Few rappers are as enigmatic as Del the Funky Homosapien. The Richmond, California spitter has never been shy about flashing his back-handed brilliance, even if he’s always seemed a half-step away from tying it all together into a classic album – the Dan the Automator/ Kid Koala collab Deltron 3030 and I Wish My Brother George Was Here not withstanding.
The biggest recent news regarding Del is that for a long time there wasn’t any news. Between 2000 and 2008 he was almost totally silent, as personal strife interrupted his attempts to re-engage with rap music. Of course, between 2000 and 2008 the record business changed completely, and three years since his comeback there’s the sense that Del is still finding his place, still making up for lost time.
What strikes you now when you listen to a Del the Funky Homosapien album is how relatively normal it all is. Still, the man can run the cutter better than most MCs, and the sooner the long-promised follow-up to Deltron 3030 is delivered, the sooner he should have a proper forum for his lyricism.
I chatted to Del just after the release of Golden Era, his latest LP, and on the eve of a recent Australian tour. On the phone, much like his albums, he’s now a cogent straight-talker, even if he couldn’t quite remember where he was at first. The interview was conducted for a Scene Magazine feature story, but the Q&A is reproduced below in its entirety. – Matt Shea
You’re on tour, Del, is that right?
I’m in… Where am I? I’m in Iowa. We’re out this way playing some shows.
You’re still based in California, though?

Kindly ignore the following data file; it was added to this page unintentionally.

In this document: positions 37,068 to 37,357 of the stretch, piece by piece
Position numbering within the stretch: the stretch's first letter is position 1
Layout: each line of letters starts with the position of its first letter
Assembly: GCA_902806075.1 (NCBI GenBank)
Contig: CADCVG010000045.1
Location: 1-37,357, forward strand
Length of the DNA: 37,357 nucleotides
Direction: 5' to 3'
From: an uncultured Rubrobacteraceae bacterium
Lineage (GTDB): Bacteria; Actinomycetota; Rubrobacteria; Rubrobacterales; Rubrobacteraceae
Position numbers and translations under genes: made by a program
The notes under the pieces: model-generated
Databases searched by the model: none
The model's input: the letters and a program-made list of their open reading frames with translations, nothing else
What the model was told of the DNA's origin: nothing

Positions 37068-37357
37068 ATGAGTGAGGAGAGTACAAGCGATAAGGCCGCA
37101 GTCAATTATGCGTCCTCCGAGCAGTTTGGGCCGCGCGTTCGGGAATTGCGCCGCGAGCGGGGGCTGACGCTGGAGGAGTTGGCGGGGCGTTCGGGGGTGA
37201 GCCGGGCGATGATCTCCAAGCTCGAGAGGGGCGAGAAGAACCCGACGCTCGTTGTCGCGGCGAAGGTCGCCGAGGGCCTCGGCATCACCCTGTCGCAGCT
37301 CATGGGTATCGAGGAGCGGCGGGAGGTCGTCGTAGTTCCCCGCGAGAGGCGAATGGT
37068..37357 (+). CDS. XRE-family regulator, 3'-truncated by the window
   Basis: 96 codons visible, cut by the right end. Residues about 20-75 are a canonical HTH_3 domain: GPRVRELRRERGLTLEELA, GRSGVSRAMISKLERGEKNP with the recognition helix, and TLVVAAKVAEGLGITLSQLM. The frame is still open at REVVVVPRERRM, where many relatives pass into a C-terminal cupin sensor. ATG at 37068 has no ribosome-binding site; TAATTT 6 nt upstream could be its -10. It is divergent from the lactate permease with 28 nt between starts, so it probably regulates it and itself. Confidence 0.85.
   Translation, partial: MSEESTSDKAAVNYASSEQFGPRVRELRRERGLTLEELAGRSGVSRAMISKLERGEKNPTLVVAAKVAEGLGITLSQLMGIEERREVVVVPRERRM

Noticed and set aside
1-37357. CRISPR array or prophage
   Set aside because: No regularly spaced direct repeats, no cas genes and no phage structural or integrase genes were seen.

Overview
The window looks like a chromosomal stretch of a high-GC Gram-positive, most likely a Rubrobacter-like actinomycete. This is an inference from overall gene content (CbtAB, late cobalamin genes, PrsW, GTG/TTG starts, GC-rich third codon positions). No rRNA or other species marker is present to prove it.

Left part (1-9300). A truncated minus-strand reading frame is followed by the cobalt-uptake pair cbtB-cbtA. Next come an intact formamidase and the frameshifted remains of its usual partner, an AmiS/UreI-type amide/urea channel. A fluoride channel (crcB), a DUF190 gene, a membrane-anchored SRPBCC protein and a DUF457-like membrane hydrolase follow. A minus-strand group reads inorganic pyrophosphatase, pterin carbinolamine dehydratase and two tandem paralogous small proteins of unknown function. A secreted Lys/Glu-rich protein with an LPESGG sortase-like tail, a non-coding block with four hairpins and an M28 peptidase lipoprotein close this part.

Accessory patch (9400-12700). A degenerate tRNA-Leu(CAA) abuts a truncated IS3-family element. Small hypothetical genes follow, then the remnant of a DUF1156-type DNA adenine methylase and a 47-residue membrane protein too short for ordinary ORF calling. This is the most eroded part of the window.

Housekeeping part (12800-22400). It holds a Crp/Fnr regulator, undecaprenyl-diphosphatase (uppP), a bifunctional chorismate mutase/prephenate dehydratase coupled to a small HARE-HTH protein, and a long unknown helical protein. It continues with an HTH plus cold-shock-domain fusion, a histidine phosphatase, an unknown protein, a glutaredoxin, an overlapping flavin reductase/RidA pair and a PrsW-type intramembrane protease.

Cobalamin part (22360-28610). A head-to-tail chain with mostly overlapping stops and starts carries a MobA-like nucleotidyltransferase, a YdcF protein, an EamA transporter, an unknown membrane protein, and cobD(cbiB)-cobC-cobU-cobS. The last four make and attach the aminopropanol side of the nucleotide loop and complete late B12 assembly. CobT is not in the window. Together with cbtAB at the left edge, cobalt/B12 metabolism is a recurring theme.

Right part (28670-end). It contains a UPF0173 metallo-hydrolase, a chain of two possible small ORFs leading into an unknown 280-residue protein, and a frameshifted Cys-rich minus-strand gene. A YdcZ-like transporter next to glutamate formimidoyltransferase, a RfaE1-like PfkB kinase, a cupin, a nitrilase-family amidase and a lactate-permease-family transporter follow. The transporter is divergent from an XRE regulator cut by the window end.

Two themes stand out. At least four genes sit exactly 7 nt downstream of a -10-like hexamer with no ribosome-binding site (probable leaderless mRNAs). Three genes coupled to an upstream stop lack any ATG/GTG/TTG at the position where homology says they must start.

I’m living in Richmond, California.
First of all, Golden Era – are you happy with the way it came out?
Yeah, it’s more than what I expected, yeah.
For the physical version it’s a three-disc set, packing in Funkman and Automatik Statik [Del’s two 2009 albums]. What’s the concept behind that?
Yeah, I packed them altogether. I did that just to make the package a little sweeter, for the collectors and the fans of mine. Just so it stands out; something that you can have and not everybody else is doing. And you get a little bit more worth if you buy it, if you know what I’m sayin’?
There are still a lot of fans coming back to you after you were quiet for a large part of last decade. How would you yourself say your style’s changed since coming back?
My style has changed, but I guess in that time I’ve tried to refine my style more than change it. I’ve tried to get more to the point. I think as an artist that’s your number one goal – to be as simple as possible, you know what I’m sayin’? You try to convey your message in the clearest way and most purest way that you can do it. So, that’s my goal always. As far as lyrically, I tried to be more direct and more precise about what I was trying to do. And musically, I’m trying to cut out a lot of extra fluff, and trying to be more precise as a composer.
You took a lot of time away from releasing albums, making a return in 2008 with The 11th Hour: were you a little shocked by the extent of the changes in the music business when you finally dived back in?